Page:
SALEM - It looks like another four years for town manager Keith Hickey, who signed a new contract with the town of Salem during Monday night's selectmen's meeting.
Armed with Hickey's recently completed performance evaluation, the board had initially proposed a brief nonpublic session at the start of this week's meeting. Chairman Patrick Hargreaves said the reason for suggesting a nonpublic session was to address a concern that arose with Hickey's initial contract.
Selectman James Keller took issue with the suggested nonpublic session, noting that Hickey's evaluation was a public issue and therefore should be discussed during the public portion of the meeting. Hargreaves said the town's human resources department advised him that the evaluation, which was in a sealed envelope, be opened in private in accordance with personnel policies.
Referring to town ordinance 13:A, which states that town officials are subject to a criminal records and motor vehicle records background check prior to their hire, Hickey said he had no issue with having the report read publicly.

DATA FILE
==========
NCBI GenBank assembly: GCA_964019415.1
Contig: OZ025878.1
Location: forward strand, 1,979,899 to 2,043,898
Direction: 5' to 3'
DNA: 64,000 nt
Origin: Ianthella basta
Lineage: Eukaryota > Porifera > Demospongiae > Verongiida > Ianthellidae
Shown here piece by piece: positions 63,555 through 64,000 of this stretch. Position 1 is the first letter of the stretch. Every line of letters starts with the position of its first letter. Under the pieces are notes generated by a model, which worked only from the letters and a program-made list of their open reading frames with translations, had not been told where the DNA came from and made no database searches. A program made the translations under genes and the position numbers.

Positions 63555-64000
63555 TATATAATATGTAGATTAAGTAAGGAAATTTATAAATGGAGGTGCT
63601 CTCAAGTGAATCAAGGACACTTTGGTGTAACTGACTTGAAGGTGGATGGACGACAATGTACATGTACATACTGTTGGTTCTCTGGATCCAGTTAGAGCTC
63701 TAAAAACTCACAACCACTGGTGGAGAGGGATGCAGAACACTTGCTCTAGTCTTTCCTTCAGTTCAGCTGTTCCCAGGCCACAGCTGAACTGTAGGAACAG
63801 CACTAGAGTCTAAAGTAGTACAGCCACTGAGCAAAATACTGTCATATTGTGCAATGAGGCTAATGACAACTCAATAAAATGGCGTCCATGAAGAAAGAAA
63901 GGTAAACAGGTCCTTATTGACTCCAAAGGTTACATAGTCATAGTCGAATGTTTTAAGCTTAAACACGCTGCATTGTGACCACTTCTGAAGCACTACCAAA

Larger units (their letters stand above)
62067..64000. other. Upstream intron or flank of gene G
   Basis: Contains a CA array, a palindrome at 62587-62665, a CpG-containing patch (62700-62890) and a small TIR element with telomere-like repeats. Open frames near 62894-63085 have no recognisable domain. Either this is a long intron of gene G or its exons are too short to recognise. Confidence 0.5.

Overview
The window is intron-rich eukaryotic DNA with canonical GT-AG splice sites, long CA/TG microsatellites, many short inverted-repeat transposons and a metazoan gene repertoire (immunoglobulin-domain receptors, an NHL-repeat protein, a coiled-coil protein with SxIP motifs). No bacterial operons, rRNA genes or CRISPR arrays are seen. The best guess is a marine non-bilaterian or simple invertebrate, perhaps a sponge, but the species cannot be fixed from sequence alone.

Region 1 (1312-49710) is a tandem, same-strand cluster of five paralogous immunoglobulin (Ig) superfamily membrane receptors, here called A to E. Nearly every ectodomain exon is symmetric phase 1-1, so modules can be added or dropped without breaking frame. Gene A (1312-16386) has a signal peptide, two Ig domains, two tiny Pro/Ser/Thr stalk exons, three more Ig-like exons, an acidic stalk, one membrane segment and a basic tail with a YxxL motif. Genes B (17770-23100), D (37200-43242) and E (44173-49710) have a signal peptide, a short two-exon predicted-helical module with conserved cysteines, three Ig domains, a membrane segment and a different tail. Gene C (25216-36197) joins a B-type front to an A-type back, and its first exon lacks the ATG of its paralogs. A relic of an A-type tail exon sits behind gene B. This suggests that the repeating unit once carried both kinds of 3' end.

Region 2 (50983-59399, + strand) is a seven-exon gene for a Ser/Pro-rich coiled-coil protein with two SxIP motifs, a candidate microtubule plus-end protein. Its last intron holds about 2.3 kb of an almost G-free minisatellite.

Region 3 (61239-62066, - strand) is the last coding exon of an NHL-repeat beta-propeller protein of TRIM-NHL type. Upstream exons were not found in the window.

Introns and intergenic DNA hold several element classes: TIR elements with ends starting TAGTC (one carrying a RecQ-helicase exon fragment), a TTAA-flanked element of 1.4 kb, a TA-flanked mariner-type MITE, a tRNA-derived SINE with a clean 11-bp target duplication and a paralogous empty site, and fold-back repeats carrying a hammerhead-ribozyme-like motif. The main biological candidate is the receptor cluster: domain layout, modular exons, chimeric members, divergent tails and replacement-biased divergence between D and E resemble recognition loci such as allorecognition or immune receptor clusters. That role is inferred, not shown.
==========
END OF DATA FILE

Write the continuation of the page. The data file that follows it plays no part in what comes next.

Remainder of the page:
"I have nothing to hide," Hickey told the board, noting that he has no criminal record but was cited for a having an uninspected vehicle in 2008, which he said likely stemmed from his teenage son's use of the vehicle.
Hargreaves said the board opted to give Hickey a four-year contract with a 2 percent pay increase in 2014. The town manager earned $128,492 last year. Hargreaves said the new contract is "mainly the same as before" with major holidays off with pay and five annual sick days.
Hickey agreed to pay 25 percent of his own health coverage. His new contract ends in March 2017. At that time, the selectmen will again review Hickey's contract and performance.
Hickey, 48, was hired by the town in December 2010 and began his duties the following spring.
"He's been doing an excellent job so far," Selectman Michael Lyons said.
Prior to coming to Salem, Hickey, who lives in Merrimack, had spent a decade working in administrative positions for the town of Bedford, followed by four years as the Merrimack town manager. While he previously served on the board of directors for the Local Government Center, which offers health and retirement coverage for state and municipal workers, Hickey resigned from the board in mid-December.firstname.lastname@example.org